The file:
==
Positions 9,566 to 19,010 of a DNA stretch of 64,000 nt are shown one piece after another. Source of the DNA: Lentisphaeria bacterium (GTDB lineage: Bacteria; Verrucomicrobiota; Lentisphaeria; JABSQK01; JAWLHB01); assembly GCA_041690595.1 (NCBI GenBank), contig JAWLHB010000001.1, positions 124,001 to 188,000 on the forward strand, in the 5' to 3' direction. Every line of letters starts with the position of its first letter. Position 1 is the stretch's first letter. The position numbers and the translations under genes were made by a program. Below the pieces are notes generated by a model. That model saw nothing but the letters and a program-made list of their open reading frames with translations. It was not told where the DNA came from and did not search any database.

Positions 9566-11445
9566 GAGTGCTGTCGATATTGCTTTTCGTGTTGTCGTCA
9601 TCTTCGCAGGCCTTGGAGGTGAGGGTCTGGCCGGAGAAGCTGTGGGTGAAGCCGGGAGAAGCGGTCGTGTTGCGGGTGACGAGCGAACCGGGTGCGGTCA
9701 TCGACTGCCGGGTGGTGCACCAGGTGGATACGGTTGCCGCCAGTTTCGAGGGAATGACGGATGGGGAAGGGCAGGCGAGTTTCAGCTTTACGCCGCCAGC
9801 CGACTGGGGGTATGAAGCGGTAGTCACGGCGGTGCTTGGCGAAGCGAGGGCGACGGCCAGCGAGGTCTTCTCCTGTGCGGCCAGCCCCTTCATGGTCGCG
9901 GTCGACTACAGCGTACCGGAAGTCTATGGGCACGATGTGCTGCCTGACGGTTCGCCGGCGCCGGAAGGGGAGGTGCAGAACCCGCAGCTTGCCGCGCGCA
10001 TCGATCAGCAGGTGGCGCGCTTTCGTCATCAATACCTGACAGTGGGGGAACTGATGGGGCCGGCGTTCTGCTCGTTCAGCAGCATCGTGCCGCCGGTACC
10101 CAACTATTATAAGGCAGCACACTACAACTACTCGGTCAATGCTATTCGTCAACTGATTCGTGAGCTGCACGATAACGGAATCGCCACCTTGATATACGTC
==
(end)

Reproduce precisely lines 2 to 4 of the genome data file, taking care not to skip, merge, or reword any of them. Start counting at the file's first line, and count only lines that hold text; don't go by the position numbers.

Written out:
Positions 9566-11445
9566 GAGTGCTGTCGATATTGCTTTTCGTGTTGTCGTCA
9601 TCTTCGCAGGCCTTGGAGGTGAGGGTCTGGCCGGAGAAGCTGTGGGTGAAGCCGGGAGAAGCGGTCGTGTTGCGGGTGACGAGCGAACCGGGTGCGGTCA